Abstract and Keywords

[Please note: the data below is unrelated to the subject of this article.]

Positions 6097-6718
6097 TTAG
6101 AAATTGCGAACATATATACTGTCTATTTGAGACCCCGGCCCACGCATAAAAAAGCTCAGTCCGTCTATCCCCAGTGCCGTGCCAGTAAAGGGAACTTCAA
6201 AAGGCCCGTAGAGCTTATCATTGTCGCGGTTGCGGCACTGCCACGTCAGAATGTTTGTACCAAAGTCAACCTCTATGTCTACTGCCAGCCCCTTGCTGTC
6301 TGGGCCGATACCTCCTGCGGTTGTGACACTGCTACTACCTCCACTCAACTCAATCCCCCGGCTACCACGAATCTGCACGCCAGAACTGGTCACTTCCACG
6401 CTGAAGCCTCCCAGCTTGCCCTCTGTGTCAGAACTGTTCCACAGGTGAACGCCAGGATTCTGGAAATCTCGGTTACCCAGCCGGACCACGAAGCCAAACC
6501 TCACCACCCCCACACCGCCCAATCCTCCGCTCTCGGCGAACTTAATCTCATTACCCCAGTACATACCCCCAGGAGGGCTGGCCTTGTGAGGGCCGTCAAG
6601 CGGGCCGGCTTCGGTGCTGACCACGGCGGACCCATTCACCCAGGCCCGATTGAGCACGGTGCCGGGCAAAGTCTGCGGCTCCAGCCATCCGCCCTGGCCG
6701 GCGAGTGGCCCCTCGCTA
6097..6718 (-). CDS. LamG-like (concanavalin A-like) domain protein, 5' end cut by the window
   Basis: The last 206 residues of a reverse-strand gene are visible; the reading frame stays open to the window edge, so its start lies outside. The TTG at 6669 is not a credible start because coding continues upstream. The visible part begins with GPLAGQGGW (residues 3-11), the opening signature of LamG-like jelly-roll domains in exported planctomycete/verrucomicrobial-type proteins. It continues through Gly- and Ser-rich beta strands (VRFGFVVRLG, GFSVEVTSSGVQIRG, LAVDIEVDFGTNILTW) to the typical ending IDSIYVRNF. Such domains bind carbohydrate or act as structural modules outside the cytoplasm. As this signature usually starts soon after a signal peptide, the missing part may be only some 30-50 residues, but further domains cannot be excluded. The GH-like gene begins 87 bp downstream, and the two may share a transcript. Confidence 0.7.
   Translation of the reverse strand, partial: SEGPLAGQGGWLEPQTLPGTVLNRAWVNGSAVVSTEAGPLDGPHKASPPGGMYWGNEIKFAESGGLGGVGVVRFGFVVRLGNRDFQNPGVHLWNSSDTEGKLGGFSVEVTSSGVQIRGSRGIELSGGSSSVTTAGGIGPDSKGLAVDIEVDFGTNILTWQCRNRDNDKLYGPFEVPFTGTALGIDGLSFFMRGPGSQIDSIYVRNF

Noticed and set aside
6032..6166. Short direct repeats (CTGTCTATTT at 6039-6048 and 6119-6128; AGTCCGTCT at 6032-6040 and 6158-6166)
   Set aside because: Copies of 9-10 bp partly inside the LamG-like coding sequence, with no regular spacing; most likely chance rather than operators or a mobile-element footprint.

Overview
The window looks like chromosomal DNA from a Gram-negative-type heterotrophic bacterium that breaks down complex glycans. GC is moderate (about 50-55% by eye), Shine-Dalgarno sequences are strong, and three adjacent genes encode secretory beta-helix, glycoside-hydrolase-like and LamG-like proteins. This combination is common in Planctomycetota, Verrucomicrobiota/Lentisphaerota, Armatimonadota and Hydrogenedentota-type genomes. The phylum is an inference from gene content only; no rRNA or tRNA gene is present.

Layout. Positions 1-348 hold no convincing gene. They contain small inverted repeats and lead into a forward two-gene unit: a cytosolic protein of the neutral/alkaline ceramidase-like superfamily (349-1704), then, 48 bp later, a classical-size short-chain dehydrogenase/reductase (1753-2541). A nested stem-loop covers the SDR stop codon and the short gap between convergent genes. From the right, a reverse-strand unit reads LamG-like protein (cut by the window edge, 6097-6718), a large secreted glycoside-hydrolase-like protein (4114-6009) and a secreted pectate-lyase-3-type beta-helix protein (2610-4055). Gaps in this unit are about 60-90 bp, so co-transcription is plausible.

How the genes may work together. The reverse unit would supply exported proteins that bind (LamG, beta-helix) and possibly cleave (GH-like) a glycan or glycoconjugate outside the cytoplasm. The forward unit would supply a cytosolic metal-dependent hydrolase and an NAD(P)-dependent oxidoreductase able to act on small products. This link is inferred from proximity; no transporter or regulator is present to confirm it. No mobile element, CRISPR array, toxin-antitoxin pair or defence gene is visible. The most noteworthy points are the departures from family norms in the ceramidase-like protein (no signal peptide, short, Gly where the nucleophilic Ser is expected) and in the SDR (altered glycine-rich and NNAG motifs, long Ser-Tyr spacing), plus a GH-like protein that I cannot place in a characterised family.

The experience of Tiverton, a town in Rhode Island, during the American Revolution reflects the story of much of Revolutionary America, particularly the countryside. However, the history of the war in the countryside is not well understood. During peaceful times, Britain promoted trade and a colonial political hierarchy, with courts and town meetings justifying gender, class, and racial relations. Men and women, the poor and the middling sort, slave and free, lived in households and communities that sustained free families, validated the division of labor, and resulted in economic growth. This social order was disrupted by the war, and the violence it brought in its wake. This chapter first examines the patterns of Revolutionary-era violence and plunder in the countryside, and then discusses the macroeconomic consequences of war and violence, and the eruption of the first great economic depression in American national history. It concludes by analyzing the impact of war on social groups (for example, free women and slaves) and on the households they organized.
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